- Protection Cluster - Mindanao Displacement Dashboard, December 2016 - January 2017
- IFRC Surigao earthquake - Emergency Plan of Action (EPoA) DREF operation n° MDRPH024, 16 February 2017
- OCHA Humanitarian Bulletin Issue 1 | January-February 2017
Appeals & Funding
- National Disaster Risk Reduction & Management Council (NDRRMC)
- PAGASA (Philippines Atmospheric, Geophysical & Astronomical Services Administration)
- Philippine National Disaster Response Pillar
- Food Security Cluster: the Philippines
- Office of the Presidential Adviser on the Peace Process
- Human Rights Watch: Philippines - Events of 2016
As of 19 February, over 30,700 people remain displaced in northeastern Mindanao (Caraga region) by flooding triggered by a series of weather systems since 8 January. At least 2,100 people are in 18 shelters, while most are staying with relatives and friends. Local authorities and NGOs, with support from the Department of Social Welfare and Development (DSWD) are providing food and other relief items.
At 10:03 p.m. on 10 February 2017, a 6.7-magnitude earthquake with a depth of ten kilometres and an epicenter located near Surigao City caused loss of lives and damage to properties in the Caraga region, particularly in Surigao del Norte province. The Philippine Institute of Volcanology and Seismology reported no tsunami threat but they predict aftershocks will continue for several weeks. A Red Alert status has been raised by Caraga Disaster Risk Reduction and Management Council Operation Center. Surigao City declared state of calamity.
At 10:03 p.m. on 10 February 2017, a 6.7 magnitude earthquake with depth of four kilometres and epicenter located near Surigao City caused loss of lives and damage to properties in the Caraga region particularly in Surigao del Norte province. The Philippine Institute of Volcanology and Seismology (PHIVOLCS) reported no tsunami threat but more aftershocks. A Red Alert status has been raised by Caraga Disaster Risk Reduction and Management Council Operation Center. Surigao City declared State of Calamity.
The interactive map, found at https://www.humanitarianresponse.info/en/assessments/map, allows you to check if assessments have taken place in certain locations, if they are planned or ongoing and if something has already happened in a specific sector. The interactive global Assessment registry is built from assessments uploaded on humanitarianresponse.info by OCHA, the cluster leads and humanitarian partners. You can filter by country, cluster, organization and date.
Geneva, February 7, 2017 – Business networks from 12 countries - members of the Connecting Business initiative (CBi) - are coming together today in the first CBi Annual Event to identify opportunities for collaboration and share their experiences to disaster risk reduction, emergency response and recovery.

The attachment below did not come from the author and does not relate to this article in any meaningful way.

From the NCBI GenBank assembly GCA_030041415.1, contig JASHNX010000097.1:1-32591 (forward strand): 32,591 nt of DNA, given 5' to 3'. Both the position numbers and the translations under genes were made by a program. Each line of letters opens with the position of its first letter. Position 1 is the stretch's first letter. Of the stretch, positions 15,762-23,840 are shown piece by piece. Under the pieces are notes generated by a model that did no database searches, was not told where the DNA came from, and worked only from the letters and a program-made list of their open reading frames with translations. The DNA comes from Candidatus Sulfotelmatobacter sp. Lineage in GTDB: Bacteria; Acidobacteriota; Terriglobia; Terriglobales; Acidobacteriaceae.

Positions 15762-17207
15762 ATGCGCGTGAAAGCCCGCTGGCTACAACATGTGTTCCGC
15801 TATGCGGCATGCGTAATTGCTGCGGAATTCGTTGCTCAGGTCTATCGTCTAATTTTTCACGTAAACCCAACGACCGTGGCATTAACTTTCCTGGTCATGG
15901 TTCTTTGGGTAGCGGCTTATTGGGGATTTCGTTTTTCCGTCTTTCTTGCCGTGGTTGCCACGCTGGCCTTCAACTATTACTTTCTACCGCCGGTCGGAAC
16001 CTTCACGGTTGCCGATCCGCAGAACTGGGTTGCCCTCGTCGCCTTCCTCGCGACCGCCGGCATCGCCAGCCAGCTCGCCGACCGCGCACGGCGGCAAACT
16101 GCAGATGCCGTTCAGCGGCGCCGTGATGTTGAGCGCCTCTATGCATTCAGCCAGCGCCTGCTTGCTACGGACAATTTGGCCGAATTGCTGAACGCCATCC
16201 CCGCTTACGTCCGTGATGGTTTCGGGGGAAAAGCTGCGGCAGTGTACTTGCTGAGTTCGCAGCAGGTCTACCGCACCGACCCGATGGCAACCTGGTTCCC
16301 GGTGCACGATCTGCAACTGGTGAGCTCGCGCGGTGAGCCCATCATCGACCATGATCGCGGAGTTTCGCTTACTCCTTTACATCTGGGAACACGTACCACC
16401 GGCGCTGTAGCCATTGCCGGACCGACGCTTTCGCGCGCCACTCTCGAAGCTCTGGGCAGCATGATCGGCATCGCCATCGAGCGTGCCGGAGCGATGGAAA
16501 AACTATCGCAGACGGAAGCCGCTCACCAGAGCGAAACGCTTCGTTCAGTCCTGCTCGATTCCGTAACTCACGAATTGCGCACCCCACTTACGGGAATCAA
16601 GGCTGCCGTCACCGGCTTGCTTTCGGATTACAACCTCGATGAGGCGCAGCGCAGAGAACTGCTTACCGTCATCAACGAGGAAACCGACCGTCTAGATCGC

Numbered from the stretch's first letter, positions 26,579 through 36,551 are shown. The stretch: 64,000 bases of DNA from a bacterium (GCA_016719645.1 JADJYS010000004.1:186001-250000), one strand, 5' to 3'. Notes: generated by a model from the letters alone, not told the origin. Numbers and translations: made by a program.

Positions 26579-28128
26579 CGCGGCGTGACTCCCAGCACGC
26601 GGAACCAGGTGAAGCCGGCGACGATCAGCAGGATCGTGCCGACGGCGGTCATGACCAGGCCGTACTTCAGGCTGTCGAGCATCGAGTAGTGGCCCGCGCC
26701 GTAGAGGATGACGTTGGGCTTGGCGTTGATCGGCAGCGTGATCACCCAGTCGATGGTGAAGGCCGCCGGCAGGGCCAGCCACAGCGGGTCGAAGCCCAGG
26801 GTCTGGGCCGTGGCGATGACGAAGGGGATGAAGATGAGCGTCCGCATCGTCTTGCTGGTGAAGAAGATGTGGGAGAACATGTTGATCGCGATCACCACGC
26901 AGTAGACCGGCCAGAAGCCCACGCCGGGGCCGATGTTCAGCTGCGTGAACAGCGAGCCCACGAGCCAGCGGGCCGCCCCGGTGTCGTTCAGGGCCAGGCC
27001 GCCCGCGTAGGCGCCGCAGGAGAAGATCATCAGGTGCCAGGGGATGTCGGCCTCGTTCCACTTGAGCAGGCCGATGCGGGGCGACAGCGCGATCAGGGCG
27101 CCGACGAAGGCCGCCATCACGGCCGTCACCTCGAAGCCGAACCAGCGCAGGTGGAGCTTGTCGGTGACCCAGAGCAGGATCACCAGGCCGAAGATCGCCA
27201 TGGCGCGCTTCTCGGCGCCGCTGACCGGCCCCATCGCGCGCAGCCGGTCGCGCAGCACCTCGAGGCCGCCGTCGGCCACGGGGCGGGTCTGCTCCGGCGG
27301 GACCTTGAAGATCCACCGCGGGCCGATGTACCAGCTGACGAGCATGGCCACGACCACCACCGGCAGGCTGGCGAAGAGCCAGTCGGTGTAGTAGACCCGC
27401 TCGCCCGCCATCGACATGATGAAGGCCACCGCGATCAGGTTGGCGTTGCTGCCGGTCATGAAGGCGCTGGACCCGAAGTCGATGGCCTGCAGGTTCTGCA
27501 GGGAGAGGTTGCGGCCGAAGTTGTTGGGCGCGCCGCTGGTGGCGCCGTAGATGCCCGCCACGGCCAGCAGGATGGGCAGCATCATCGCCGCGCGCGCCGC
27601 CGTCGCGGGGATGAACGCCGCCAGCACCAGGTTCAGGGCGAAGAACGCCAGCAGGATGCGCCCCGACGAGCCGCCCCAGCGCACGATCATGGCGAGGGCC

• Typhoon Nock-Ten-affected regions sustain heavy damage to agriculture and infrastructure as humanitarian actors find ways to further assist government recovery efforts.
• A Catanduanes community finds that preparedness and evacuation measures can achieve zero casualties.
• FAO augments government assistance to Typhoon Sarika and Haima-affected farmers.
• Flash flooding displaces thousands in Mindanao and Visayas.
• An inclusive dialogue with stakeholders ensures a safe and dignified return for Lumads in Mindanao.
The United Nations Disaster Assessment and Coordination (UNDAC) team is part of the Office for the Coordination of Humanitarian Affairs (OCHA) and the international emergency response system for sudden-onset emergencies. UNDAC was created in 1993. It is designed to help the United Nations and governments of disaster-affected countries during the first phase of a sudden-onset emergency. UNDAC, as a tool of OCHA, also assists in the coordination of incoming international relief at national level and/or at the site of the emergency.
Natural hazards and disaster events affected more than 10 million people in the Philippines in 2016. El Niño and tropical cyclones topped list of events with significant impact. For the first seven months of the year, El Niño contributed to several hundred million dollars in crop losses across the country, impacting the production of rice, vegetables and high-value crops. Thousands of farmers and their farmlands were affected. As the country entered typhoon season, drought gave way to tropical cyclones.
101 million population (2015 ) 49.6% Female 50.4% Male
21.6% poverty headcount ratio at national poverty lines (% of population 2015)
US$2,899 Lower middle income GDP per capita (2015)
As of 17 January, an estimated 644,000 people across eight provinces have been affected by drought and salt water intrusion over the past four months. Batticaloa District in Eastern province is the worst affected with 302,000 people experiencing the effects of drought.
The Government has initiated water trucking in Batticaloa and taken measures to import additional rice in the event the prolonged drought has significant impact on food supplies. The President of Sri Lanka has established a Task Force to coordinate the response.